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|I’d Call It That||3.0||10.77||2||(Herbert Baker)|
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I have been reading quite a lot about the ice age, and Gotland was covered completely and for a long time. The first parts that saw the light, were actually the high mountains along the coast in Norway.
About our pantherina, my experience is that the cap colour varies a lot, from this yellowish brown (not darkening much) to very dark brown. I usually recognize it rather easily by the small and dense, almost powdered, warts on the cap, often curled annulus and the well defined (sort of cut-off) margin of the volva.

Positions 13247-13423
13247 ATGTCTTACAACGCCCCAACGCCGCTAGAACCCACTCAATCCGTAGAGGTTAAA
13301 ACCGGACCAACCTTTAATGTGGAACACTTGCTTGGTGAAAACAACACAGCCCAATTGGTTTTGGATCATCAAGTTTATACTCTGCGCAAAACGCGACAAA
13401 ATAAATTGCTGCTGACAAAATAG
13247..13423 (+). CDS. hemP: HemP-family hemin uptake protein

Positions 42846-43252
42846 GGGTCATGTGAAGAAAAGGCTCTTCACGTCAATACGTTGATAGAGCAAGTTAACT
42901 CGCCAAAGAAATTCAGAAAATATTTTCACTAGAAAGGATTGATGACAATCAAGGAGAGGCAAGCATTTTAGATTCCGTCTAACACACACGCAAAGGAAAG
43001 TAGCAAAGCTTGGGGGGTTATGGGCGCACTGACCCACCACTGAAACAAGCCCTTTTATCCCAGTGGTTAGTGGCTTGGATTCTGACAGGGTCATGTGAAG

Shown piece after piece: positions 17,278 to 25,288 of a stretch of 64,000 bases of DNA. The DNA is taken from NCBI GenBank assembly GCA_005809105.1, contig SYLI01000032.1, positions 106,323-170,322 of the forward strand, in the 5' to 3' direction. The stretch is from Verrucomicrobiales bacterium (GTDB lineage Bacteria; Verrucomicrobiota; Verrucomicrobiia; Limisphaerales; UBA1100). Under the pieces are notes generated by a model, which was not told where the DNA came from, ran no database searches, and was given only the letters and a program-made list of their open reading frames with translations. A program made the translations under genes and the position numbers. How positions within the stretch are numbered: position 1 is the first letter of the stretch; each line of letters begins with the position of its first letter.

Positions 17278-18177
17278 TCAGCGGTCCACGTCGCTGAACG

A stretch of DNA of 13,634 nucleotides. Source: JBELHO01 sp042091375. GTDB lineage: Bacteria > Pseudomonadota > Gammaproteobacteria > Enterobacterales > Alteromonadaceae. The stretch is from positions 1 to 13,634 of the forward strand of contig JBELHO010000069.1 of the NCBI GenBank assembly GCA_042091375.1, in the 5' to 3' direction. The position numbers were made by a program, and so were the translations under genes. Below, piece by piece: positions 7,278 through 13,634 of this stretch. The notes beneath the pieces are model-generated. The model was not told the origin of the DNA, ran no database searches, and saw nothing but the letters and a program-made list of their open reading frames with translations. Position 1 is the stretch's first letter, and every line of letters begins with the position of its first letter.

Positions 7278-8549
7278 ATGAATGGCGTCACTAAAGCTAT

OH! Gotland is an island! Excuse my poor geographic knowledge of Sweden. This makes your finds even more interesting to me. I have been working with Dr. Jozsef Geml (Univ. of Alaska, Fairbanks) on some island biogeography issues with species in the “muscarioid” group. We have seen distinct evidence of segregation of “molecular species” within the A. muscaria clade on an island about 40 km off the shore of southern California (USA). Here is a question of which, perhaps, you know the answer: When ocean levels were low during recent glaciations, was Gotland ice-covered or were there refugia of vegetation?
When the cap color is as pallid as this in young material of A. pantherina is it your experience that it darkens with age? Or that it remains pallid at maturity?
All of my European material of pantherina is much darker. The species called pantherina in western North America is, incidentally, a distinct species in my opinion.